Our first match of the day was against Black Hills State, from South Dakota. They are a member of the RMAC, which is one of the three conferences in our NCAA region, making it a meaningful one for regional ranking purposes. In 2016 they finished in 10th, and the pre-season conference poll saw them finishing at a similar level this year.
This was a tricky match. Black Hills already had a match under their belt – a 5-set win over fellow Lone Star Conference team UT Permian basin. They definitely gave us some trouble early on. The first set was a close on that we lost 23-25. I think maybe the fact that we expected to win and didn’t played with our psyche some as we had a terrible second set. Also, we were mixing around the line-up a bit, experimenting some with a 6-2 system. We lost 12-25 and hit -.091. After that, things settled out. We won the next two 25-20 and 25-22. The fifth set was tight for a while, but we went on a long right on points and won easily, 15-7.
Overall, we hit .211 on the match. That, though, was seriously lowered by the poor second set. All the others were .225 or better, with the final two sets coming at .385 and .300. The work on serving during the week paid off. We had only 9 errors on the match out of 100 attempts. Our junior transfer DS tormented their serve reception, picking up 6 aces.
Our second match of the day was against the tournament hosts St. Edwards. We played them at our home tournament last year and lost rather disappointingly. They are from the Heartland Conference, with is also part of the trio of conferences comprising our NCAA region. So another meaningful match for the rankings. Last year they tied for 3rd in the conference standings and were picked to repeat that in 2017.
Once more, we had a difficult start to the match. A late comeback put us in position to win, but in the end we came up short at 26-28. We made 12 hitting errors on the set. From there we won rather convincingly, 25-20, 25-17, 25-15. This was one of our better defensive performances as we dug more than half of opponent attacks and had 13 blocks. As a result, they only hit .075 for the match. We only hit .185 ourselves, but if you drop that poor first set it would be .263.
The final match of the tournament saw us play Southern Arkansas. They are from the GMAC, and not from an adjoining state, so are not a regional team. In 2016 they finished 10th in the conference, with the preseason poll seeing them come in at 11th this year.
We played a lot of players in this match, and for one whole set went with a 6-2. It definitely led to some sloppy play. In the end, we won 3-1 on scores of 25-20, 25-22, 24-26, 25-17. Honestly, the third set wasn’t really that close. That’s the one we went with the 6-2 on. It took a massive comeback in the latter stages to make it seem respectable.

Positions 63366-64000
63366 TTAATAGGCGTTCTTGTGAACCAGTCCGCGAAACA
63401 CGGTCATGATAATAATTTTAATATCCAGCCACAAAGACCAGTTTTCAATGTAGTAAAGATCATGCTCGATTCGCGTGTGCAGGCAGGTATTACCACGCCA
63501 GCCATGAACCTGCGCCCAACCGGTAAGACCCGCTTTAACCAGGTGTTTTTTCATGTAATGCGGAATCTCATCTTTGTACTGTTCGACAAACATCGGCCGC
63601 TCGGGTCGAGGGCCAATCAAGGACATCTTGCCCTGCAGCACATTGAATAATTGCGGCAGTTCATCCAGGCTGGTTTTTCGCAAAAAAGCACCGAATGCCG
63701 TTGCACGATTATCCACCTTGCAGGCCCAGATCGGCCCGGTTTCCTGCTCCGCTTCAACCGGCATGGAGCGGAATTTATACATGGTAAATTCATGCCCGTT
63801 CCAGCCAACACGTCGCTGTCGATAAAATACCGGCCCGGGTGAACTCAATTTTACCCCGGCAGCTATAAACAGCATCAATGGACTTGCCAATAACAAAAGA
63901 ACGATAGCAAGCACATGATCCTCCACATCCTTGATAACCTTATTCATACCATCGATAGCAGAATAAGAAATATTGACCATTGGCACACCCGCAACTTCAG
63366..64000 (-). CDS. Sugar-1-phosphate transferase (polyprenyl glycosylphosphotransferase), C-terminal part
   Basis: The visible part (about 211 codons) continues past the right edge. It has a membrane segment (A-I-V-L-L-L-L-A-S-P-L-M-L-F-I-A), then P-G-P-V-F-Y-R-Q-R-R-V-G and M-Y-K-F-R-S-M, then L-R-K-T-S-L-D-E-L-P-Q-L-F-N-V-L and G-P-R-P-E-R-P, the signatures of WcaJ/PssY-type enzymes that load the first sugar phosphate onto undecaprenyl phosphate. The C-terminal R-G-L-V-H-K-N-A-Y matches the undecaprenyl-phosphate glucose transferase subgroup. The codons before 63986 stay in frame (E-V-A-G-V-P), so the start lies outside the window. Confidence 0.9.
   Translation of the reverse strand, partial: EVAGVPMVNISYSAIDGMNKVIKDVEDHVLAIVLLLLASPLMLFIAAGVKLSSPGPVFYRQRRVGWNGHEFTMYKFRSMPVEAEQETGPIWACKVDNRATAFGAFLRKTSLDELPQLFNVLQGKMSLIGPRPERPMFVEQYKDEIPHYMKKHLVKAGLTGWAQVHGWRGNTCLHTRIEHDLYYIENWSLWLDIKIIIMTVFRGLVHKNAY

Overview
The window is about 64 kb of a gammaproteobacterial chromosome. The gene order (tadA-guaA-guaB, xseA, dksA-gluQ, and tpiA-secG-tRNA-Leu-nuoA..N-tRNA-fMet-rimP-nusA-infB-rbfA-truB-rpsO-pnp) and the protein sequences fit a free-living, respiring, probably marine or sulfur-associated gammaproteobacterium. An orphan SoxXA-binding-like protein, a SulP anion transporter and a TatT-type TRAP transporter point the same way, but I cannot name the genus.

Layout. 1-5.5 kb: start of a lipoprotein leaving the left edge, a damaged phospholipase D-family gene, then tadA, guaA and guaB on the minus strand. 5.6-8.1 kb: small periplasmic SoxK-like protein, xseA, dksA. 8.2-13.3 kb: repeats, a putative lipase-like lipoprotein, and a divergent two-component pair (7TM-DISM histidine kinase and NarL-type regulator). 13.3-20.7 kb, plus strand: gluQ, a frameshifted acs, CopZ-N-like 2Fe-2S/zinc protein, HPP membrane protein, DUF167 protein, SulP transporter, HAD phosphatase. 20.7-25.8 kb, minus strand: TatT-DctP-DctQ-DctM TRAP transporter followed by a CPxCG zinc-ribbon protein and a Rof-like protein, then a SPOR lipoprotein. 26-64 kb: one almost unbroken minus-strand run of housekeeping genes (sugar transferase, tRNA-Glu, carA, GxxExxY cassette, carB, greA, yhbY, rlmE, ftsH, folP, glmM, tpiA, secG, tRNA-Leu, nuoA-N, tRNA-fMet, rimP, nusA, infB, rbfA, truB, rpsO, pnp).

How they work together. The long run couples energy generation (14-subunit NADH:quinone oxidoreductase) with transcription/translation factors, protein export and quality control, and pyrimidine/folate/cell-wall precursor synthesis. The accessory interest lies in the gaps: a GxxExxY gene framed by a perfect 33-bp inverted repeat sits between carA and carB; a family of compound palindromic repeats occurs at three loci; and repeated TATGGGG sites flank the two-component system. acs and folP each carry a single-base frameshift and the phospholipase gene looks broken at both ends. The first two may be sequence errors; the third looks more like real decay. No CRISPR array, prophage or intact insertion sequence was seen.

Our offense was massive in this match, with a .353 final hitting efficiency. That’s the best an MSU team has done in about 10 years. The last set came in at .567, with 19 kills! Our freshman OH had 21 kills, with a better than 50% kill rate (her total of 25 points is tied for 4th in program history since keeping track). In fact, so did our junior transfer OH, who ended up at a .524 efficiency. Our defense, though, was poor. Overall, they hit .206, but that was dragged down by an .077 in the first set. Our blocking was all over the place, which not surprisingly left our defense exposed.
Our 3-0 weekend made us tournament champions, so we came away with exactly what we wanted. It was the first tournament sweep for the program in four years (that one was at home). Obviously, we’d liked it to have been a trio of sweeps, but we did get to see some new stuff that may pay off in the future. Our sophomore OH got some playing time after missing last the initial round of matches due to injury.
Not surprisingly, our players dominated the statistical leaders for the event. While it didn’t include the tally from the final match (played immediately after our last one), it likely was at least very close to the end results. We had three of the top 8 in terms of hitting efficiency, four of the top five in kills/set, four of the top seven in aces/set, and two in the top eight for blocks.
Or senior MB was tops in both efficiency (.389) and kills/set (3.31), as well as holding fourth in blocks (1.38). For that, she rightly was voted MVP. We honestly felt like she should have made all-tournament the previous week, but somehow we didn’t get anyone selected.
Our senior setter earned Setter of the Tournament. Our transfer junior OH was also picked to the all-tournament team.